top of page

Health Claims & Labels

When it comes to health claims on labels The FDA (Food and Drug Administration) has a list of approved claims that must meet a criterion of, “significant scientific agreement among qualified experts that the claim is supported by the totality of publicly available scientific evidence for a substance/disease relationship.”

Which means companies need and should have scientific proof before making any specific claim. However, not all health claims on labels have been or need to be approved.


Only meat, poultry, and eggs are regulated. The words "natural" and "all natural" on food labels aren't regulated by FDA and don't automatically mean the food is healthy.


Gluten doesn’t mean lower calories or healthier for you. Gluten is associated with Celiac Disease. And the removal of gluten is only beneficial to those who are gluten sensitive. Note many gluten free products have more carbs and calories.


Non-GMO (genetically modified organisms) means a product was produced without genetic engineering and its ingredients are not derived from GMOs. The definition of what it means to be genetically modified is widely debated still.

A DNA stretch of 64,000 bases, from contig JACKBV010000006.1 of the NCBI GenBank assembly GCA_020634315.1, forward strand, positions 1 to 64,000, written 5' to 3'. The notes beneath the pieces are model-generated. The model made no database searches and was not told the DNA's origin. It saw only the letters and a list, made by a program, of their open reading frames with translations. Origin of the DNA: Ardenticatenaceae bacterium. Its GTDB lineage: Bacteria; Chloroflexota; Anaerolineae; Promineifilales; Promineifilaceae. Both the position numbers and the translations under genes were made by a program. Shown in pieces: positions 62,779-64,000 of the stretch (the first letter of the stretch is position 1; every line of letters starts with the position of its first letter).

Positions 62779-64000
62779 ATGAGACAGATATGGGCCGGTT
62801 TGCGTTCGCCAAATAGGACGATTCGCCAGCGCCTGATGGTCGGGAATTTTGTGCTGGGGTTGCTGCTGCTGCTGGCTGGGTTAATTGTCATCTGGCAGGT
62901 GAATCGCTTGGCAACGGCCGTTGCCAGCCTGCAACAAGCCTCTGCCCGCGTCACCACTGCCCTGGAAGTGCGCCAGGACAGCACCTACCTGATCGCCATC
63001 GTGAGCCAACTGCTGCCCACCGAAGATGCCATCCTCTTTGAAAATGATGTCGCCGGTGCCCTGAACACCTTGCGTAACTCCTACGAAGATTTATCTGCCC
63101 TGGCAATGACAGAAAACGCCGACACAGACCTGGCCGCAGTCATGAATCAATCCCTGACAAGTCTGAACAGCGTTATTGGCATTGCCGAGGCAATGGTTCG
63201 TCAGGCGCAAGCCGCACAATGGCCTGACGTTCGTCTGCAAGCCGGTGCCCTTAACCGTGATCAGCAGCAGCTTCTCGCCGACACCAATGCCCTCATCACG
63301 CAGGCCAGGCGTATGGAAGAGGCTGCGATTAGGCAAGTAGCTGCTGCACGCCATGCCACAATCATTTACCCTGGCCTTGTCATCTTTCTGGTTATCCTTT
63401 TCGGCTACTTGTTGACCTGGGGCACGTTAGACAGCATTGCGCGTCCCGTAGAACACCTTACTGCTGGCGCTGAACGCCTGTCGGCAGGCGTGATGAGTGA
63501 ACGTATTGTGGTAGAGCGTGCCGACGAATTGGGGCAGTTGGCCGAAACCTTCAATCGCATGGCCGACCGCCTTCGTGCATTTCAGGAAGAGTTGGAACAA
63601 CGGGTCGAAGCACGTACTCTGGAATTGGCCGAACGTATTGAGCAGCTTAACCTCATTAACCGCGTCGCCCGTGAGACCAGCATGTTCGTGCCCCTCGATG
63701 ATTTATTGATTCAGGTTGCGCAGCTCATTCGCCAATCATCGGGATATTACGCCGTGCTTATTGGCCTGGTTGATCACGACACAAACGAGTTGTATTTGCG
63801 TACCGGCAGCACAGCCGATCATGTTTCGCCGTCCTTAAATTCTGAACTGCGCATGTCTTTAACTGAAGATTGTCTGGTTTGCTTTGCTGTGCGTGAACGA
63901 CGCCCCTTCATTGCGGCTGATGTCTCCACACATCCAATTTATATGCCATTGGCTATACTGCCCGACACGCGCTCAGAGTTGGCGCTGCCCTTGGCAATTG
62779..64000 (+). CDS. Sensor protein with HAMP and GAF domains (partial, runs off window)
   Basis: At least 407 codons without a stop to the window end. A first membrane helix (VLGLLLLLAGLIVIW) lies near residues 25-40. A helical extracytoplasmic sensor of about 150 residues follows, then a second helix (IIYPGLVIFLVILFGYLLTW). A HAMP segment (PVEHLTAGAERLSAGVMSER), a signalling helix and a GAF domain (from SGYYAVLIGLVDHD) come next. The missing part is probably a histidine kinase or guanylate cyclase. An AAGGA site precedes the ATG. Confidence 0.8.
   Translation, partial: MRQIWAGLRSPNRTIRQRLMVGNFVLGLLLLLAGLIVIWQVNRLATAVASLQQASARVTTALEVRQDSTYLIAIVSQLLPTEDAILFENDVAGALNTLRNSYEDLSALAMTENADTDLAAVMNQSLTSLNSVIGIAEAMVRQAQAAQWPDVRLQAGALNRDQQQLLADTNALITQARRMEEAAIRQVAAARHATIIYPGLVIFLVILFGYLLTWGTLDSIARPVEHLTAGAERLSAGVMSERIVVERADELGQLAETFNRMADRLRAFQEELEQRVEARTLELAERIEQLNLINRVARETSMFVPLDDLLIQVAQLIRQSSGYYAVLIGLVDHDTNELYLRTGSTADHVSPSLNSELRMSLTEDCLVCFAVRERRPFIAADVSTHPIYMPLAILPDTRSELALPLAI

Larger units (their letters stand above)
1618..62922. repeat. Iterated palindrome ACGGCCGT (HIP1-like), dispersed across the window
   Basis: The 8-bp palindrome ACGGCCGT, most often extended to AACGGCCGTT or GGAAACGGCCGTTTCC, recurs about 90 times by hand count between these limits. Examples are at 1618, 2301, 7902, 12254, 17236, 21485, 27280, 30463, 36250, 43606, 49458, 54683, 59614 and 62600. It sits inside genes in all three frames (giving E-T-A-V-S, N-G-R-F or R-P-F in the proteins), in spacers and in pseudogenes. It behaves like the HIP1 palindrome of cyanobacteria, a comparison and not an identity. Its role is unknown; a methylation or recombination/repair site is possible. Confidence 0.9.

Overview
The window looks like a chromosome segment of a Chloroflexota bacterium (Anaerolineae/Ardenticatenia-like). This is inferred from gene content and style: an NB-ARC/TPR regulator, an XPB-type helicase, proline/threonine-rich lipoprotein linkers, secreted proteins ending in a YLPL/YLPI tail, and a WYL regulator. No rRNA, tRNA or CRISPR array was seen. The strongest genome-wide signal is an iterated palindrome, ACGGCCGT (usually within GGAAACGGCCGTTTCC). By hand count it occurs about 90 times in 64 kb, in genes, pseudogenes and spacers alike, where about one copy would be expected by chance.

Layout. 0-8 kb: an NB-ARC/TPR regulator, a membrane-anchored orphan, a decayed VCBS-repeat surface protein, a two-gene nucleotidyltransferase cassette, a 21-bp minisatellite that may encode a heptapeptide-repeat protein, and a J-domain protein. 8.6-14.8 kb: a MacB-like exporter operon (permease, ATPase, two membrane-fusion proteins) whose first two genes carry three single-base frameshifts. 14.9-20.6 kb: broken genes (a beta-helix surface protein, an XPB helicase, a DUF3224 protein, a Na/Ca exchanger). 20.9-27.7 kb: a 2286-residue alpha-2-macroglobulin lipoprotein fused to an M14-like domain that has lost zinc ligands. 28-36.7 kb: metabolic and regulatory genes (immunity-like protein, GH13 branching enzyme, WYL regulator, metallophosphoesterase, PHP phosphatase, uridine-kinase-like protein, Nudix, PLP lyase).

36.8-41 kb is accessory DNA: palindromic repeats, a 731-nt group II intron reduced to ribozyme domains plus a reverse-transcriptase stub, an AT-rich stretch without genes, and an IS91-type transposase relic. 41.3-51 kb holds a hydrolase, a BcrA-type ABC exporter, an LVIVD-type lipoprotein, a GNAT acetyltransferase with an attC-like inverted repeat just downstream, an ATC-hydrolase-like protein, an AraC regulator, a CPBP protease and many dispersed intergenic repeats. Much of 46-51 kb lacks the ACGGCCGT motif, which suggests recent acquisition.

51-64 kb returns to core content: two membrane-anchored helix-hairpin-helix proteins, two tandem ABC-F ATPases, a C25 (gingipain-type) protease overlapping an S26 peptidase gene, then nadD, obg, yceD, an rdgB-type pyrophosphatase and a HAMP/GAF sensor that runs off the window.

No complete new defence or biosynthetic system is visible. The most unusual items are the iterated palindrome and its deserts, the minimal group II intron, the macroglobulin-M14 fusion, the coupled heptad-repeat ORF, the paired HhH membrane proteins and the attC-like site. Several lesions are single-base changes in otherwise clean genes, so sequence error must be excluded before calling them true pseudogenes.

According to the FDA, a food is considered “sugar-free” if it contains less than 0.5 grams of sugar per serving. It's important to note the actual number of servings in the food because there may still be a small amount of sugar, even with a sugar-free claim.


A 'low salt/sodium' or 'low in salt/sodium' nutrient claim can only be placed on the label if the food contains no more than 120mg sodium per 100g. Like with 'fat reduced', 'salt reduced' is a claim made in comparison with a product of the same type produced by the same manufacturer.


USDA certified organic foods are grown and processed according to federal guidelines addressing, among many factors, soil quality, animal raising practices, pest and weed control, and use of additives. Organic producers rely on natural substances and physical, mechanical, or biologically based farming methods to the fullest extent possible. As for organic meat, regulations require that animals are raised in living conditions accommodating their natural behaviors.

As you see there’s more to health claims that meets the eye! You shouldn’t let the claims on packages be your point of reference but instead check the back and read the nutrition label.

To truly learn if a food is good for you, you should LEARN how to read, decipher, and understand nutrition labels. Check out one of my previous 411 with Fits L blogs, “The 7 Pointers to Navigating a Nutrition Label”.


17 views0 comments

Recent Posts

See All
bottom of page